Google aims to become 100% carbon-free energy by 2030 — here’s how it’s planning to do it
- The company became
carbon neutralin 2007.
- Google emphasis on PUE and a clean global grid to become carbon-free by 2030.
Google uses twice as much electricity as the city of San Francisco in its data centres. The amount of energy used by Google is increasing every day as its business grows and overall internet usage grows.
Since 2007, the company says it has been carbon neutral meaning, the company says it bought equal amounts of carbon offsets (through land restoration and planting trees) and used renewable energy to make the company’s net operating carbon emissions zero.
Following this from 2017, Google also claims to have matched its total electricity usage with renewable energy purchases. Over the years, the company has announced significant steps to use carbon-free energy but still, it operates with some power that emits carbon dioxide.
Now, by 2030 Google aims to operate 24/7 electricity on carbon-free energy. Simplifying this, the company will operate every hour with carbon-free electricity. Sounds stressing? Let us tell you how.
Efficient data centres and power usage effectiveness (PUE)
Google’s data centres are the most prominent source of energy consumption. In order to be carbon-free by 2030, data centres must use clean sources of energy and should be ultra-efficient.
Google says that they are the largest annual corporate purchaser of renewable energy in the world. But you must be thinking about why energy is so important for Google. Well, every Google search you do requires a tiny amount of energy used by the servers at Google data centres. With millions of searches per minute and trillions per year, it adds up to a whole lot of energy at data centres. Having efficient data centres around the world will help Google to use 100% carbon-free energy.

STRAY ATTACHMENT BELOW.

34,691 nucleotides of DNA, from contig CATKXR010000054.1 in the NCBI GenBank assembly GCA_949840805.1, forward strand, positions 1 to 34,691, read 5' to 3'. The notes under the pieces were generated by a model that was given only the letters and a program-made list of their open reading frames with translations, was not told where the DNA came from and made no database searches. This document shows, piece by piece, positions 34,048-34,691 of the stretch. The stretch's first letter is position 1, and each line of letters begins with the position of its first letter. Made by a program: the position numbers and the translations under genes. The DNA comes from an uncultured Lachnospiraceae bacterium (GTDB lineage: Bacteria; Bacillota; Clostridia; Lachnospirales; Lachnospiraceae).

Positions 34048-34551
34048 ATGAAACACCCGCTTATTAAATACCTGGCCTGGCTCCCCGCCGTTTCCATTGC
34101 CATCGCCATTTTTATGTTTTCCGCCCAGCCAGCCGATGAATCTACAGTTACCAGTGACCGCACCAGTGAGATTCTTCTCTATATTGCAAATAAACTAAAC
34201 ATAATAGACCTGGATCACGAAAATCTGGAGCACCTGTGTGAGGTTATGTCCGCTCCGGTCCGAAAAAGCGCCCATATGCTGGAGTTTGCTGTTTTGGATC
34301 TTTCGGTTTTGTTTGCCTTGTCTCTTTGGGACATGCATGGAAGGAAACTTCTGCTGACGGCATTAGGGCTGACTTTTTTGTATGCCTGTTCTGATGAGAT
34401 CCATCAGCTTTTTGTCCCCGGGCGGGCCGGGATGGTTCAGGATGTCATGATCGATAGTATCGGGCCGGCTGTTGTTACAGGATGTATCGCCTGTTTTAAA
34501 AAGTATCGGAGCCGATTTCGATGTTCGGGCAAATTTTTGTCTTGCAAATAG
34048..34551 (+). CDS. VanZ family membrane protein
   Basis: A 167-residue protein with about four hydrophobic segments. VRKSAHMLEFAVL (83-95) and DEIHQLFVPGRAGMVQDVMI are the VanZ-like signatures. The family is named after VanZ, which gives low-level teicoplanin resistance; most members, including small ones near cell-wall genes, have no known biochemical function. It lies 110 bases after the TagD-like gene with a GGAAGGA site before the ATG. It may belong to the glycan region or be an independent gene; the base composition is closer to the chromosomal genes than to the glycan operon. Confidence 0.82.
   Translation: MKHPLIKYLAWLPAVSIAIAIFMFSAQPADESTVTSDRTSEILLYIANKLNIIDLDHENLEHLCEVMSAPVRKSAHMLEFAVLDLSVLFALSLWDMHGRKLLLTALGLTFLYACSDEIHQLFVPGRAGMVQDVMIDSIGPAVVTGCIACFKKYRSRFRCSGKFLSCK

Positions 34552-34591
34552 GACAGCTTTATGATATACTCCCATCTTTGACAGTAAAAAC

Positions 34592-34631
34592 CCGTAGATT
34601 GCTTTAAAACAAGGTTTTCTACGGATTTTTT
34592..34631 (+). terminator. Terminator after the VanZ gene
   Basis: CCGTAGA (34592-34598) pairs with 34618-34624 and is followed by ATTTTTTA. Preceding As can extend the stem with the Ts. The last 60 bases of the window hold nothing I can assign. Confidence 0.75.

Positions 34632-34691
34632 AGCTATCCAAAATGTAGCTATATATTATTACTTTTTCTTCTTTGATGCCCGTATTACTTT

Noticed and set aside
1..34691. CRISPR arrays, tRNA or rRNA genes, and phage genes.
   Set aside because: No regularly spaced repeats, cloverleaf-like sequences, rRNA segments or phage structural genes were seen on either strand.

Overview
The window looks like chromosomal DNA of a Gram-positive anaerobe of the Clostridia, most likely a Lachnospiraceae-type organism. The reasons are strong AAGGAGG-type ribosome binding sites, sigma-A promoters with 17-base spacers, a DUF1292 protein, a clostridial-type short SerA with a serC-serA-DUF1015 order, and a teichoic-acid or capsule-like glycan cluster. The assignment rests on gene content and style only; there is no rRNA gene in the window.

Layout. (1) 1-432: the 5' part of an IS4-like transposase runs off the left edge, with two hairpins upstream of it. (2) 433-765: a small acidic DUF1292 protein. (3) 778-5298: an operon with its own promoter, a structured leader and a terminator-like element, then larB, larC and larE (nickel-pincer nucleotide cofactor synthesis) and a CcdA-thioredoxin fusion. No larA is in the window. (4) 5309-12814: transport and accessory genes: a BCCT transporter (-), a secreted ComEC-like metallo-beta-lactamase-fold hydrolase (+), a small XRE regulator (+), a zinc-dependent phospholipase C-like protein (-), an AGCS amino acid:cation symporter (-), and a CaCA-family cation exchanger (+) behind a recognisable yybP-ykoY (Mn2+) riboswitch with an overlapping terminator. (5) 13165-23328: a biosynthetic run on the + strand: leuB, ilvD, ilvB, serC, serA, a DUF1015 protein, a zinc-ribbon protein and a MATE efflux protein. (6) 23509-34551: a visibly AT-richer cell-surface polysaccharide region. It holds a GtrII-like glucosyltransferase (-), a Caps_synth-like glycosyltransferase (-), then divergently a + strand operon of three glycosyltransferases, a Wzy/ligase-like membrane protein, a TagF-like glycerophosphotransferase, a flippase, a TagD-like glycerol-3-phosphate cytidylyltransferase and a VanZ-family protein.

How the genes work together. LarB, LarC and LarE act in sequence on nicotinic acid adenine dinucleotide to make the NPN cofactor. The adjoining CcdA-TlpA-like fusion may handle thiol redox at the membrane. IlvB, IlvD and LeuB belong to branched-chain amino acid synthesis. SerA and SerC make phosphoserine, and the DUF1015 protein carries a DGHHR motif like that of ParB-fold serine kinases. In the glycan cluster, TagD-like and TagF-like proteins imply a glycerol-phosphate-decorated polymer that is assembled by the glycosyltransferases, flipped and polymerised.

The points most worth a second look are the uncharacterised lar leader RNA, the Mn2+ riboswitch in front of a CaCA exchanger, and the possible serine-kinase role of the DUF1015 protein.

Google focuses on efficient data centres and power usage effectiveness (PUE) which is the ratio of energy used by a computer at data centres divided by the total energy used by the computing equipment. For example, 1 PUE means all of the energy goes to computing equipment and 2 PUE means if 1 unit of energy is used by computing equipment then 1 unit of energy will be used to cool the equipment.
The head of energy development for data centres at Google, Maud Texier says, “to manage PUE, the company is using a combination of hardware and software developments. We have invested in new raw materials for servers that emit less heat.” In addition, the company is also using a machine learning program developed by DeepMind. These machines predict the most efficient time to run the heat pumps to cool down data centres.
The most difficult challenge — a clean energy grid
Having an energy-efficient data centre is not enough, Google also focuses on how the energy is produced. Texier said, “if we have a clean grid then being 100% carbon-free will be easy for the company. If the grid is not clean in a location where the company wants to build a data centre, then there should be a path to make an impact and accelerate the regional grid’s transition.”
She also added that Google uses certain algorithms to decide where to establish or execute computing functions for their data centres in order to achieve sustainability.
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